But it is India, and there will be great challenges to adjust. Only a very small percentage of the country’s schools are well enough equipped with resources and teachers to adequately train students to succeed in the even more important Class 12, end of schooling exams. Class 10 exams (as are Class 12) are a national standard test and marking system, and for a generation have presented a standard and measure of academic progress. Now it will fall to the final grades given by individual teachers, and in a country prone to using influence for advancement, there are huge holes for potential exploitation. An all too common practice is for teachers to give low marks unless students take up private tuitions with that teacher.  A typically modest salaried Indian teacher, can double and triple their earnings to teach students at home instead of at school.

3) OVER THE COUNTER – South Africa’s eight most popular study abroad destination?

South Africa has 2.2 percent of the global share of international education market and is the only African country that has more students studying at its institutions than it sends abroad. 

According to the Council on Higher Education (CHE), in 2006, 53,738 international students were studying in South Africa whereas a mere 6,638 South African students where studying abroad.

South Africa has strong higher education institutions that are both financially and geographically accessible to students in other parts of the continent.
The 2009 Global Education Digest by the UNESCO Institute for Statistics (UIS) indicated that there were 2.8 million university students studying abroad in 2007, 62 per cent of those students went to the top six destinations: US, UK, France, Australia, Germany Japan followed by Canada, South Africa, Russia and Italy.

There seems to be a growing trend of mobile African students choosing to stay within the continent.  This trend is welcomed by South Africa who has national higher education plan to boost international student recruitment from other Southern African Development Community (SADC) especially at the postgraduate level.  The trend would help the region’s human resource development and would ease concerns of losing Africa’s brightest to non-African countries and economies.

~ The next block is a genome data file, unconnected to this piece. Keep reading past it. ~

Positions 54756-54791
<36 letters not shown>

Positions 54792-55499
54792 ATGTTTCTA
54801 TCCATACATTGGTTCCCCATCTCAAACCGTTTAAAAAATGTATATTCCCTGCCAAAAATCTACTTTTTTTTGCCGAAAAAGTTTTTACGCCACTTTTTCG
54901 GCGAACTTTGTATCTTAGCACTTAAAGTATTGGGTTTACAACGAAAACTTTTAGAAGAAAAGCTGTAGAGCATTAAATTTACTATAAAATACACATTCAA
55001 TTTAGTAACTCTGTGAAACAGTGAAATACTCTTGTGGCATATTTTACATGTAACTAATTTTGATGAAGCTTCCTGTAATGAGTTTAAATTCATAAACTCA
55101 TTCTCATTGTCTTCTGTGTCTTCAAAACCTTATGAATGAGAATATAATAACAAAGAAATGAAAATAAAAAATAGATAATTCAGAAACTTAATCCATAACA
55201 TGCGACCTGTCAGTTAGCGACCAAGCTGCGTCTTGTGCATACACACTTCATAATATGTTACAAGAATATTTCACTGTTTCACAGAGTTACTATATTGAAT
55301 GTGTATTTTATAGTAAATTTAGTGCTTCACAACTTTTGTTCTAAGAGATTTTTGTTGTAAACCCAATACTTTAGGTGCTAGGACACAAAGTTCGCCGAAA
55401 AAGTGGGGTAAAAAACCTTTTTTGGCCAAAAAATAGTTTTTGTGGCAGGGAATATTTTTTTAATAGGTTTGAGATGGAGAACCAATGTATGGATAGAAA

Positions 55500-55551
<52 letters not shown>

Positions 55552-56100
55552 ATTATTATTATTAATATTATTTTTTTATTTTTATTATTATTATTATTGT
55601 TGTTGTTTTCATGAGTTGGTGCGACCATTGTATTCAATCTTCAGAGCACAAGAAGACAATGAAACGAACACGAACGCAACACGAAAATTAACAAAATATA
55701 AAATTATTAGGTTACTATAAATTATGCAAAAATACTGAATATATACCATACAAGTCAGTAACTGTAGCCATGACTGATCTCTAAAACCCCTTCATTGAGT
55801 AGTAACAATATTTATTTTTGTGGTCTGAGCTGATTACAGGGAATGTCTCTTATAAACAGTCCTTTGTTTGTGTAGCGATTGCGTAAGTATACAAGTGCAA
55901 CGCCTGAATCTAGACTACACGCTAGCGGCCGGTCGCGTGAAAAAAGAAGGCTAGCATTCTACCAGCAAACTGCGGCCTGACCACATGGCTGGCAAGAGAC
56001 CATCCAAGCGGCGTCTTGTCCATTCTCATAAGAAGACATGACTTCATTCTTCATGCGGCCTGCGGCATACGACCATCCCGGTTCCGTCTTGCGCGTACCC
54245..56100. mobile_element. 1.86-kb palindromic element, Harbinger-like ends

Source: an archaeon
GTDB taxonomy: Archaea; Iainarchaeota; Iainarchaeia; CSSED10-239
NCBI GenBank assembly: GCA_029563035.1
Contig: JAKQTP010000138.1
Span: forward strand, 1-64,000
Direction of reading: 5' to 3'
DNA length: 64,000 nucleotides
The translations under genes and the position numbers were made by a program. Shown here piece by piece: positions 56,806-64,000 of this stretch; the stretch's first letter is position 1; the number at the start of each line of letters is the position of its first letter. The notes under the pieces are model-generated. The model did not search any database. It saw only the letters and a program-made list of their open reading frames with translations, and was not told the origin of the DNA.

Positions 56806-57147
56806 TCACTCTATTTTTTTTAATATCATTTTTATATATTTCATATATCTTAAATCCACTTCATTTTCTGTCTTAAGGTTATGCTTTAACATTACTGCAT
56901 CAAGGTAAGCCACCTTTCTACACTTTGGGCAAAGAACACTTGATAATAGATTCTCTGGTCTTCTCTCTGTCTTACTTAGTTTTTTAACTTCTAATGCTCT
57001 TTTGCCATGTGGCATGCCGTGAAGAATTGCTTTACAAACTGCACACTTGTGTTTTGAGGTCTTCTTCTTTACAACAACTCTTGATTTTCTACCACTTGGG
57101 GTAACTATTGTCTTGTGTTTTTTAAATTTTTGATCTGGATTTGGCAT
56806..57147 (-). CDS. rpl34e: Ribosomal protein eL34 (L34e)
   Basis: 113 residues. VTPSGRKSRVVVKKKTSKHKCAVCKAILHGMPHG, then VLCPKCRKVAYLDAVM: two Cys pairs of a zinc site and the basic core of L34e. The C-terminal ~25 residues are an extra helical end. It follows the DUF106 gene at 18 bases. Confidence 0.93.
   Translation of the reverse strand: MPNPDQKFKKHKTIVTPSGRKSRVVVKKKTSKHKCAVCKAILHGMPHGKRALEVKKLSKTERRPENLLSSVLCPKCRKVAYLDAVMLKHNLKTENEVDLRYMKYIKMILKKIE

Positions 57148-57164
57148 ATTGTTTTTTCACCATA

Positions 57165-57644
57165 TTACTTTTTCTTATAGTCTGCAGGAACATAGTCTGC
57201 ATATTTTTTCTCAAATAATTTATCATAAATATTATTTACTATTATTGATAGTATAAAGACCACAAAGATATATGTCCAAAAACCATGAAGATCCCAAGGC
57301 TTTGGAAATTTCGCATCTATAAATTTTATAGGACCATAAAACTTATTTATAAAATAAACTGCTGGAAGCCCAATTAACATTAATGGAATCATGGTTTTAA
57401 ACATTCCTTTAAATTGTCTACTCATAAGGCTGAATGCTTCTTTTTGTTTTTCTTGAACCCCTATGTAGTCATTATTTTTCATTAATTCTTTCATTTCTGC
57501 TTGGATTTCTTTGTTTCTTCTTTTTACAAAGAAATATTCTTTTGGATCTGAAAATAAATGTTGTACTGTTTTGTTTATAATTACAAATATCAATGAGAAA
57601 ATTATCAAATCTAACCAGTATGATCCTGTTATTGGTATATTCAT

Source: “SA: International students – big numbers, small income.”  University World News, January 24, 2010.

4) GLOBE TIPPING – How to Pack Luggage Efficiently

Packing efficiently has always been a skill that many people wished they had but few ever learned. Now with tighter airline restrictions, federal regulations, and checked baggage fees, it has become more important than ever to understand and utilize good packing techniques. Whether you plan to check luggage or carry-on, here are 5 tips to help you pack for your next trip:

1. Plan in advance: think about each day of your trip, the weather, places you will visit and plan your wardrobe accordingly. This way, you won’t forget often overlooked items like remembering to bring a hat or an umbrella. Then categorize the items into “what you need to bring”, “want to bring” and “can leave at home”. Next, start packing in this order. By packing what you need to bring first, you will avoid over packing.
3. Maximize space: how you pack determines how much you can fit in a luggage. The idea is to make use of every centimeter of space in that luggage. For example, place socks insides shoes and place shoes and other heavy items towards the bottom and side of the bag. Roll T-shirts or fold pants and shirts into compact squares. Place breakable items in the centre of the bag so clothing can provide a cushion effect. You can even use compressor bags to remove air from clothing so they take less space or packing cubes to keep items in one place and avoid wrinkling.
5. Wear heaviest items on the plane: consider wearing your heaviest shoes and carrying your coat instead of packing them.
7. Pack only the toiletries you need: many hotels provide soap, shampoo, conditioner, lotion and hair dryers so leave those behind and save space in your luggage for more important items.
9. Pack a small carry-on if you plan to check baggage: in case your luggage is lost, it is always best to carry a few articles of clothing, key, cash, business documents and medicine.

Source: “How to Pack Luggage Efficiently”, Tips from the T-List, February 5, 2010.